Are the banks past the worst?

With Goldman Sachs reporting a 20% jump in income, it may be tempting to think that banks are now out of the woods. But the sector is still in a critical condition.

"For a moment, it looked just like the good old days," said David Wighton in The Times. Goldman Sachs has reported a 20% year-on-year jump in net income to $1.8bn in the first quarter, a far better performance than expected and in line with results last seen in 2005/2006. And, "signalling a return to normality", as put it, the bank also set aside almost $5bn in salaries and bonuses for staff, increasing the size of the compensation pool by 18%. It has also raised $5bn in new equity to help it pay back the $10bn or so in capital that it took from the government, something it hopes to do pending official approval.

Banking sector: behind the numbers

But this hardly marks a return to the pre credit crunch era. For starters, Goldman was helped by a change in its reporting schedule that meant it did not have to include December in its results, a month in which it lost $1.3bn. So the good result was due to a record showing in the fixed income, currency and commodities division.


Even in bad times, companies need to engage in foreign exchange, commodity deals and hedging, said Alex Brummer in the Daily Mail. With many competitors having fallen by the way side, the survivors are cleaning up. Strong demand from companies keen to issue bonds, and a steep yield curve, are boosting the fixed-income division. But most divisions were weak. "A turnaround in the advisory, equities and asset management businesses", for instance, is still "distant", said Lex in the FT.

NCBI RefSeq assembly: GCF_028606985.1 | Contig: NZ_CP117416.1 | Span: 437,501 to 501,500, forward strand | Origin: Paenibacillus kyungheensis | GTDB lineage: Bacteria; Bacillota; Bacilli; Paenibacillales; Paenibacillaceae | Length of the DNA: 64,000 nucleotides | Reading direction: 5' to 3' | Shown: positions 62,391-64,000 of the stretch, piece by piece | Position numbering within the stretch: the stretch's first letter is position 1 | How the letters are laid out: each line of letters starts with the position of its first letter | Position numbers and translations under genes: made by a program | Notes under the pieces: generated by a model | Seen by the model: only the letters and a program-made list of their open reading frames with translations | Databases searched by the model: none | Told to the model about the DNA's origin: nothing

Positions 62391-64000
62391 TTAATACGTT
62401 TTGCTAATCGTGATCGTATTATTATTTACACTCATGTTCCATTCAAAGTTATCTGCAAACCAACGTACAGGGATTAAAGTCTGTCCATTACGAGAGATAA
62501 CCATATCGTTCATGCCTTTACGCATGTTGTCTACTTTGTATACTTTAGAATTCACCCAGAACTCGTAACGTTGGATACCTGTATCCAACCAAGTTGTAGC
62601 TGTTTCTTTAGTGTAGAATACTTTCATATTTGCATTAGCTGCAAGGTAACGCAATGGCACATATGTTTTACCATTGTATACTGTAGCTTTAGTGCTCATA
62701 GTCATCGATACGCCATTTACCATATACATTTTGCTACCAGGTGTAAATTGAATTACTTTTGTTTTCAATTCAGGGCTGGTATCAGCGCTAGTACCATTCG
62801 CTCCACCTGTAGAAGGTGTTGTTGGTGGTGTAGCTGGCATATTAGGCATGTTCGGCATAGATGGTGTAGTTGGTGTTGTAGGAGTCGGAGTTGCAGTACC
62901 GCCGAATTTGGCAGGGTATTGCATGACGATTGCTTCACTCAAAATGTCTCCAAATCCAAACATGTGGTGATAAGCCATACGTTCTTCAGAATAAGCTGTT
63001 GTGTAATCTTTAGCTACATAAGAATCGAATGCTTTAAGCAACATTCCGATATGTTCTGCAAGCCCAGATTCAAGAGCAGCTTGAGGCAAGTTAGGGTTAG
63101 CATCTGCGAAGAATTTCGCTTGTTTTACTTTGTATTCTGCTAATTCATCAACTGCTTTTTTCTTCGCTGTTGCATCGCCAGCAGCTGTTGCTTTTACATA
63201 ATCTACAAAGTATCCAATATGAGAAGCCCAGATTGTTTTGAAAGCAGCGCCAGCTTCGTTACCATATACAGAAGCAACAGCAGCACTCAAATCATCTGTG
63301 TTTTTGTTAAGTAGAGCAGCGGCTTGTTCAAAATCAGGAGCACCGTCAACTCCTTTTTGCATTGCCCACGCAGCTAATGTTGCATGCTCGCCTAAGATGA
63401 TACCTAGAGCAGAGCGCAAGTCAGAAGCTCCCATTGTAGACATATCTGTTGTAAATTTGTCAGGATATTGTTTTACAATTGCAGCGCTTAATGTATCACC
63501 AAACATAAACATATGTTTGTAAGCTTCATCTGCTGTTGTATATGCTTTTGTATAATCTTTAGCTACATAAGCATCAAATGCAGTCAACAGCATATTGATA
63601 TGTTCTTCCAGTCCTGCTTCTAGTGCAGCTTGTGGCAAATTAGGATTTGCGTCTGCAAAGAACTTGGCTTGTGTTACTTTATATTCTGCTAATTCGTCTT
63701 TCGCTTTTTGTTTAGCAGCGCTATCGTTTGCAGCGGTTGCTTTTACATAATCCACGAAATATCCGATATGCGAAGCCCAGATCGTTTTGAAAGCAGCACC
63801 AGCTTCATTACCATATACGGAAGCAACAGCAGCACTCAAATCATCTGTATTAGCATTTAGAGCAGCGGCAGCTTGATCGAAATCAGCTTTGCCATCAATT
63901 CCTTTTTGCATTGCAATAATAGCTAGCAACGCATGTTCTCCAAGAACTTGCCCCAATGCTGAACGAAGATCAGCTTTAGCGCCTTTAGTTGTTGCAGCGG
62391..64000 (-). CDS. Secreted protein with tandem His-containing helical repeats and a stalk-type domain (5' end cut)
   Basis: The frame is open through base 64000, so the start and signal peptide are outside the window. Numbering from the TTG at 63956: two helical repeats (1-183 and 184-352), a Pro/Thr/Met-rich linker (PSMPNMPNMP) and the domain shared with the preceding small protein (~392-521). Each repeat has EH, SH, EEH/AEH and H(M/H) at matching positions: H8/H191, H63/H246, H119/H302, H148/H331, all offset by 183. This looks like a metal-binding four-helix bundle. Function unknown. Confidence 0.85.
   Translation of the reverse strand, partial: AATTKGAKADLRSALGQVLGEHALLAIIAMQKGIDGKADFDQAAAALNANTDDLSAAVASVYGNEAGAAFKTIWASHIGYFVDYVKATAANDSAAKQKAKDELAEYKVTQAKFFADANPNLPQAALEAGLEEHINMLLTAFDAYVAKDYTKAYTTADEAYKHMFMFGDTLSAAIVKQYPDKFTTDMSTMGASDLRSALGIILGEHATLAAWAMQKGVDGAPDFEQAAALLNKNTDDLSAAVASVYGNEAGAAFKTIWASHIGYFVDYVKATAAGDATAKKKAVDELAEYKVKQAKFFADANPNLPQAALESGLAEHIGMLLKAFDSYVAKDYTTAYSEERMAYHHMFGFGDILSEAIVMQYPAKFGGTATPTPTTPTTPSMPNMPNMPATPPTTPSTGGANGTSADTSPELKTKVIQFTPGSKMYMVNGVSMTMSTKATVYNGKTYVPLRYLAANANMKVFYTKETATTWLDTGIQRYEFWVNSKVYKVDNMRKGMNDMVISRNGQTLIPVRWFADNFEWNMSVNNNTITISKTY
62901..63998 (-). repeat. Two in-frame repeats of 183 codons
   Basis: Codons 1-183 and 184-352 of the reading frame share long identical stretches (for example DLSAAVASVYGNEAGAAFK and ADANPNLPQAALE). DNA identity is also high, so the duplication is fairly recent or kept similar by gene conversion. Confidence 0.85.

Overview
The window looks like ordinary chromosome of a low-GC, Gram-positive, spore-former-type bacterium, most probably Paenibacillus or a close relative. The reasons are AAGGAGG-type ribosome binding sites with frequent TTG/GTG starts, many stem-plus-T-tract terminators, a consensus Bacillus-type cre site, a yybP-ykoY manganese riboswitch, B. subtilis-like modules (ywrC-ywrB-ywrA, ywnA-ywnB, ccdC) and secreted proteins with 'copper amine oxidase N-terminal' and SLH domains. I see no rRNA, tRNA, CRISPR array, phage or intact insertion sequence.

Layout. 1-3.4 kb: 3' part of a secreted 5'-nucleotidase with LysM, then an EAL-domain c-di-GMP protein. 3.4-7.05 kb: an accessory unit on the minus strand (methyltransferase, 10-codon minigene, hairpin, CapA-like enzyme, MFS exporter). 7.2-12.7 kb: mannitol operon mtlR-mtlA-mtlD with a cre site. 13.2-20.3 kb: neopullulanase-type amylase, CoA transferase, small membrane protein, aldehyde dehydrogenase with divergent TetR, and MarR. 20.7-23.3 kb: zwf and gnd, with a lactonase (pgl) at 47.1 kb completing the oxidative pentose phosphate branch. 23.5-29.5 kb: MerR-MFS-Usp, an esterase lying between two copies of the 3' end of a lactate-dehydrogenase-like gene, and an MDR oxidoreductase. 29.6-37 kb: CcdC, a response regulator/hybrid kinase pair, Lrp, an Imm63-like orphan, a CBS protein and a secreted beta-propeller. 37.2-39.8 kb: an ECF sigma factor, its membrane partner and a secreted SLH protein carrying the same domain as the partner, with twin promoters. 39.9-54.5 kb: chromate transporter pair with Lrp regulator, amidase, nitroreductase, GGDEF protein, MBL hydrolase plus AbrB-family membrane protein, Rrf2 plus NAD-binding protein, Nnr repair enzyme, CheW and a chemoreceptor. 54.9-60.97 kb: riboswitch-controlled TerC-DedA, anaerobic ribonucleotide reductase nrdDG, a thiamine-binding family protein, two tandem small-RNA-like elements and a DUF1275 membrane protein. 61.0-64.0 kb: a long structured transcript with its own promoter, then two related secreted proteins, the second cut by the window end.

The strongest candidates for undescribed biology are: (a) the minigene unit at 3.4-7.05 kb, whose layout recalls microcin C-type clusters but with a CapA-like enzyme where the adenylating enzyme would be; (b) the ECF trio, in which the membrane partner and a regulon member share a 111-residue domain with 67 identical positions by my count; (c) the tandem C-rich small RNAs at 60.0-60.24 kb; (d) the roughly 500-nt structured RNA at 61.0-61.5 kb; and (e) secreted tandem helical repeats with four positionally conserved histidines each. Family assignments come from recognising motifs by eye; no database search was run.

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Banking sector: what next?

Goldman has always looked stronger than its rivals in this crisis. But a reminder that the bleeding in the sector hasn't stopped was delivered by UBS this week. It forecast a $1.7bn loss for the quarter amid further writedowns on illiquid securities and credit losses. The Swiss bank also axed 11% of its staff. The basic question for investors is whether "banks will be able to earn their way out of the financial crisis" and rebuild capital, said Or will further write-downs cripple the financial system? The IMF reckons total global credit losses will reach $4trn, with three-quarters in banks, said Lex. Against that, one estimate reckons that global wholesale banking revenues will reach just $220bn next year.

The upshot is that losses are set to be so large that "it is barely conceivable that banks' balance sheets can be repaired properly as things stand", said George Magnus of UBS in The Times. If banks and the financial system are to recover, and underpin a sustainable economic rebound, the toxic assets will have to be tackled. Muddling through and "hoping for an economic recovery to turn up simply won't do".